The self-titled record, Hapa, exploded like a musical bombshell upon its release, becoming the biggest selling record by a Hawaiian group of all time. It is a widely acknowledged masterpiece in Hawaiian music, winning six Na Hoku Hanohano Awards (equivalent to Grammies in Hawaii). In 1994, Flanagan was honored with the prestigious Haku Mele award by the Hawaiian Academy of Recording Arts for “Excellence in the Art of Song Composition in the Native Hawaiian Language.”
“Everyone was blown away, including me,” said Mitch Chang, a slack key guitarist and the head of Kala Koa Entertainment, which is bringing Hapa for its first-ever LA area concert on Nov. 13 at the Redondo Beach Performing Arts Center. “Barry brought his pop and rock influence and melded it with traditional Hawaiian tunes in a unique way that didn’t compromise the beauty of the songs and their recorded versions of those songs have pretty much become the standard for a lot of people.”
Fusion is a difficult musical task to pull off while maintaining the integrity of the music being fused. For the last 18 years, Hapa has walked this tightrope with remarkable grace, inventiveness and ingenuity, bringing strains of jazz, rock, folk and reggae into a fundamentally Hawaiian sound. Each Hapa release is kind of a Hawaiian festival unto itself, much like the group’s famed performances, which combine dance, poetry, chants, mesmerizing harmonies and Flanagan’s astonishing guitar playing.
While the first record remains a benchmark, each subsequent release displayed a similar adventurousness as the group kept broadening its musical palate. In a sense, Flanagan was following the lead of Gabby Pahinui, who subtly brought modern music references into his playing. And in a larger sense, Hawaiian music has long been a river of confluences. Slack key itself dates back to the 1830s, when a gift of cattle brought to Hawaii’s unifying King Kamehma the Great by Captain Vancouver had grown so large that his great grandson Kamehameha III brought in Mexican and Portuguese cowboys to teach the locals the fine art of cowboying. The cowboys, called “paniolo” locally, brought guitars, and Hawaiians combined the instruments with their traditional chants and Polynesian rhythms to create what we now know of as Hawaiian music.
The music is evocative of a place and a people unlike any on Earth. Flanagan’s love for the music is tied to his love for Hawaii. “This music definitely to me is embedded as a soundtrack for visually what Hawaii is about and what the people are,” Flanagan said. “It’s beautiful music and it tells a story, and it stands on its own, in its individual nature, as Hawaiian. There is nothing else like it.”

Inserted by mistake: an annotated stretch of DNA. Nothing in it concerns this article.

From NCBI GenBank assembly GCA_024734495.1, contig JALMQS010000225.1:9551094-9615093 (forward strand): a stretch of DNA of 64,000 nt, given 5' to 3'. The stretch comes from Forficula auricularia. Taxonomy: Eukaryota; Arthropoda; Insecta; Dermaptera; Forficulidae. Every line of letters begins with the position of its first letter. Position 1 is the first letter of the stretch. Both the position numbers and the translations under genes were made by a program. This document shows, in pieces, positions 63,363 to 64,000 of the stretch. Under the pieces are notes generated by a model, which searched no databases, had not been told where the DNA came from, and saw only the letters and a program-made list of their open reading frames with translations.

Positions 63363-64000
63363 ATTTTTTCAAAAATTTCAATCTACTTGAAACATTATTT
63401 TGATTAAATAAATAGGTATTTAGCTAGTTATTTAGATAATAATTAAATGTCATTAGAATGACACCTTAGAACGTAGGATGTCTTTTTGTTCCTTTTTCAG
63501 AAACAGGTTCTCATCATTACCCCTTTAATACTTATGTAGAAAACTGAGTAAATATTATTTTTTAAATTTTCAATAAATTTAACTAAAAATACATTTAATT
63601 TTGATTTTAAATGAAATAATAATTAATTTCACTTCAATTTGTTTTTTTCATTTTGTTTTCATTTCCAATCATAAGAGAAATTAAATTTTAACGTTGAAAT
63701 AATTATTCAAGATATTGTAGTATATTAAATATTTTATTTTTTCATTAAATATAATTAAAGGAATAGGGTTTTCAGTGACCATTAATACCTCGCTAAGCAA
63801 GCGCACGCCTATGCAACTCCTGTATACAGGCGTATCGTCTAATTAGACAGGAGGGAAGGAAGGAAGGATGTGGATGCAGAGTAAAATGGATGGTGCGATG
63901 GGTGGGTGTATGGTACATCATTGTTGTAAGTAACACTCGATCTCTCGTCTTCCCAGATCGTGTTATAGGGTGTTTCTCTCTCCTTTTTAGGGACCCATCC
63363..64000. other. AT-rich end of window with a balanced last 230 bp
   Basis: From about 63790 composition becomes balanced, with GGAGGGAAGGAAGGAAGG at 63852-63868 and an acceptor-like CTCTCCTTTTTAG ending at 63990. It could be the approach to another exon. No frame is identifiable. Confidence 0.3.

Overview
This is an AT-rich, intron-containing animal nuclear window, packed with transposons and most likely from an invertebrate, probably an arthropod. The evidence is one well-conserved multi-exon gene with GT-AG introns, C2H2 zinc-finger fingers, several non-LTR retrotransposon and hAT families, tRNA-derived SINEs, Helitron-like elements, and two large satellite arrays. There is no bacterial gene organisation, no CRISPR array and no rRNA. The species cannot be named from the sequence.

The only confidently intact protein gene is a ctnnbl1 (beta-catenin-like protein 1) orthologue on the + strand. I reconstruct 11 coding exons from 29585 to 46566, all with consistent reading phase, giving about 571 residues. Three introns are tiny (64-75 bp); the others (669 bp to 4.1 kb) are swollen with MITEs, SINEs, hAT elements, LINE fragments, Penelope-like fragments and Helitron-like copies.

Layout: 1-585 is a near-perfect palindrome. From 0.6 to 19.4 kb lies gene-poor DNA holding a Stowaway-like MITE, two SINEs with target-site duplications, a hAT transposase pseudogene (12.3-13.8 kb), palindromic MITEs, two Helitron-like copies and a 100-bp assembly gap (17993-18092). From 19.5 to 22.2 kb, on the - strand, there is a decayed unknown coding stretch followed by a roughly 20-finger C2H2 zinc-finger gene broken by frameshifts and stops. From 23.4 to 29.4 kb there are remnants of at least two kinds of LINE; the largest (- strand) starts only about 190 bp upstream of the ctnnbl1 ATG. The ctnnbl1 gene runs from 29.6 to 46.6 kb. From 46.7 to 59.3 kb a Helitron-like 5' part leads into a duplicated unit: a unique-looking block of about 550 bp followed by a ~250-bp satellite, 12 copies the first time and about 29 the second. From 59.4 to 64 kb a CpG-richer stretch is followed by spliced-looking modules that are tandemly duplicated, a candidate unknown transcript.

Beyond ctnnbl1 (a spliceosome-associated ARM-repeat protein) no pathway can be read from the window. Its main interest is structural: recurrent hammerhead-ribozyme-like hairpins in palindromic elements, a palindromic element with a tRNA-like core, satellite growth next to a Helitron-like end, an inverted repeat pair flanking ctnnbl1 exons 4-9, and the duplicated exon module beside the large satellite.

Hapa has helped spread the music to a wider audience. The New York Times described Hapa the “most successful Hawaiian group in recent history” drawing from “from a wellspring of Polynesian traditions, but with a sure-footed pop sensibility.” “It’s not an overstatement that Hapa actually encompasses the past, present, and future of Polynesian music,” the San Francisco Examiner wrote.
A longstanding member of the group was Charles Ka’upu, a legendary cultural figure in Maui whose expertise was in the art of ‘oli, ancient Polynesian chants that have been passed down through the generations. The Redondo concert, sadly, will be dedicated to the memory of Ka’upu, who died unexpectedly at the age of 53 in July.
“He definitely was kind of our spiritual leader, and also a dear friend of 18 years of touring with the group,” Flanagan said. “Every time we play, we will just be honoring him, really – just a great friend and really, really beautiful guy. It’s hard to talk about. Words can’t express it.”
It is a time of change. Kaneali’i retired from the group in 2001, and for the last eight years bassist, 12-string guitar player, and singer Nathan Aweau formed a duo with Flanagan, infusing the sound with even more of a jazz sensibility. He has emerged as a star unto himself and amicably left the group to launch a solo career. His replacement, however, is a musician central to the original Hapa sound — Ron Kuala’au, one of Flanagan’s early teachers in Hawaiian music, who has been a close friend since 1980.
Barry Flanagan and Ron Kuala’au, circa 1980. “The only thing we had in common was bad afros.” Photo courtesy of Barry Flanagan
“It was almost meant to be, if there was going to be another Hapa after the brilliant Nathan that it would be going back to what the first record kind of sounded like,” Flanagan said. “When I play with Ron, I tell people – this is the guy that taught me. How cool is that? When I met him back in 1980, the only thing we had in common was bad afros. But he kind of took me under his wing, the sweetest guy in the world…There is just this thing there between us, and to it’s great to give exposure to one of our great singers.”
Hapa plays at the RB Performing Arts Center Oct. 12 at 7 p.m. See kalakoa.com for tickets, and hapa.com for more information on the group.